(ĐTĐ) - The Implantable Neuro Sensing and Stimulation (INS2) device is considered the first miniature smartchip for treating chronic pain. Its very small size, along with other key features, allows the smartchip to manage pain better in humans.

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The INS2 was designed by Sydney (Australia) researchers at the National ICT Australia (NICTA), which is Australia’s Information and Communications Technology (ICT) Research Centre of Excellence, and developed at NICTA’s Australian Technology Park Laboratory (ATPL).

The INS2 is a smart chip that is embedded in a biocompatible device, which is smaller than the head of a match – such a tiny size makes it much more efficient at providing pain relief for numerous medical conditions.

According to the December 11, 2010 New South Wales (NSW) government media release "World-first miniature smartchip for treating chronic pain being developed in Sydney", “NSW Treasurer and Minister for State and Regional Development Eric Roozendaal today announced Sydney researchers are preparing for human trials of a world-first smartchip designed to treat chronic pain by implanting it near the spinal cord.”

The device is much smaller than currently used devices, which is why it is such a revolutionary way to treat pain. Its tiny size allows surgeons to implant it close to the spine, which makes it an easier type of surgery.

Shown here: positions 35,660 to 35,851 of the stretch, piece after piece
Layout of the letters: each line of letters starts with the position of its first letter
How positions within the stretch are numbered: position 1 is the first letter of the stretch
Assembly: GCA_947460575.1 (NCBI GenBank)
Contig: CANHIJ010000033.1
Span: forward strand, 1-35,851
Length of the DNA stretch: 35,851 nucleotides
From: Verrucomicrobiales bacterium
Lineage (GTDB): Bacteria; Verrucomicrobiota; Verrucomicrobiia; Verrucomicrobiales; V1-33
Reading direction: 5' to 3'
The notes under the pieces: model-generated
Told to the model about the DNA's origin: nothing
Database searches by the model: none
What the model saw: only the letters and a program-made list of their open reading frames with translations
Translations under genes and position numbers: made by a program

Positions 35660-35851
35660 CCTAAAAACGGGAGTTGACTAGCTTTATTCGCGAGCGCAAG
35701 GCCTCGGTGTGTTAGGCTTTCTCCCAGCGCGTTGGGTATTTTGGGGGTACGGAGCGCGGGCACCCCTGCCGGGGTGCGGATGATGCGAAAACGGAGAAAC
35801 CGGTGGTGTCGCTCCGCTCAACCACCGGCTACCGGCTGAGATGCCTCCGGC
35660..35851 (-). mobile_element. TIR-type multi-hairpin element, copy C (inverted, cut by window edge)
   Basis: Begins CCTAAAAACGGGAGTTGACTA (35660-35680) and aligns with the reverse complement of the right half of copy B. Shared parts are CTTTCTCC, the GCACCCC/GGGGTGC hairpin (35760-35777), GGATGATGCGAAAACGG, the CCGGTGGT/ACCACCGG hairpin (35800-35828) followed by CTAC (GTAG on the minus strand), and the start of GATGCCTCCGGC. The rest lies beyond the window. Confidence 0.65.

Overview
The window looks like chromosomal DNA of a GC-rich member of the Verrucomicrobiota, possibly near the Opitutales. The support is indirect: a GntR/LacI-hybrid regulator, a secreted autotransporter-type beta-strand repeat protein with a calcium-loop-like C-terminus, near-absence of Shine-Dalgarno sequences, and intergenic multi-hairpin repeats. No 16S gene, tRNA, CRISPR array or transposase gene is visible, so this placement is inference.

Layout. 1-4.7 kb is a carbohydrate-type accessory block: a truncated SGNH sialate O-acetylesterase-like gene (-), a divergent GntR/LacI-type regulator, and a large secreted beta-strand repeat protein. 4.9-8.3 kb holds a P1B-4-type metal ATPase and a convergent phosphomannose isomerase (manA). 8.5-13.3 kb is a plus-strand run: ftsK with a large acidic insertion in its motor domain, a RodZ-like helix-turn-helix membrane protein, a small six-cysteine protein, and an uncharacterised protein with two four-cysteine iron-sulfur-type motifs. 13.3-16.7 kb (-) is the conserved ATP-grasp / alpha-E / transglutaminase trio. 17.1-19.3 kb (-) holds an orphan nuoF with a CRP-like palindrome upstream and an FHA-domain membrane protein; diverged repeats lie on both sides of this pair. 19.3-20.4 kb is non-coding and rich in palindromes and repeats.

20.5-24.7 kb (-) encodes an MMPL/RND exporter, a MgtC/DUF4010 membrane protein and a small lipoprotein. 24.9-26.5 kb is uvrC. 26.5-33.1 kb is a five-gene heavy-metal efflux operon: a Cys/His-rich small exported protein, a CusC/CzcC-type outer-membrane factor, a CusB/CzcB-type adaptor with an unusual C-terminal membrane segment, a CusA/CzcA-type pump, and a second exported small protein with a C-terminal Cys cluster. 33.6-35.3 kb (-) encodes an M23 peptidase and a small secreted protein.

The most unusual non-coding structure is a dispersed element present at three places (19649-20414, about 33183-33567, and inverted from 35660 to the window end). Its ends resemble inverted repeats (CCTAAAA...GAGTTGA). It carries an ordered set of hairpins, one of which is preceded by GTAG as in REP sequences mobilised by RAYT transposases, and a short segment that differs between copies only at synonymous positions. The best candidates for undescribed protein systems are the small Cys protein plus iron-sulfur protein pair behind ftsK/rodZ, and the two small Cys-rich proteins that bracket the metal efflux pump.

It is also a more reliable device because the connection leads are shorter, due to its position closer to the spine.

Its other important features include rechargeable batteries that can be charged wirelessly, and the ability to measure different levels of pain to provide just the right amount of relief.

The INS2 treats chronic pain by, first, measuring the amount of pain and then, secondly, blocking the pain before it goes to the brain.

Dr. John Parker, the NICTA chief technology officer, led the team of ten researchers from the various fields of biomedical, electrical, and mechanical engineering; textile technology, and software applications.

The new invention has the potential for revolutionizing the way that pain, such as chronic back pain, migraine headaches, and nerve damage, is controlled within the human body.

In fact, it has the potential to treat such neurological disorders as epilepsy and Parkinson’s disease.

According to the NSW article, the device functions in the following way:

1. A tiny smartchip is built into a biocompatible device slightly smaller than the size of a match head;

2. One or more of these devices are then sewn into a 1.2mm wide micro lead, made from a polymer yarn integrated with electronic wires;

3. These leads are then inserted in the spine or other suitable location;

4. The leads are then connected to a central device slightly larger than a mobile phone SIM card, which contains a miniature battery and intelligent computer processor;

5. The device can be fully implanted in many places in the body;

6. The system then measures the properties of the nerves that conduct pain signals to the brain;

7. It sends an electric pulse of up to 10 volts to block these pain signals;

8. This tricks the brain and results in the patient feeling less pain;

9. The central device includes a built-in miniature battery which can be charged wirelessly;

10. There are no external wires or devices or a need to hook up to recharge batteries, meaning the pain sufferer is free to carry on their normal routine.

The NICTA will be running human trials on the INS2 in 2011.

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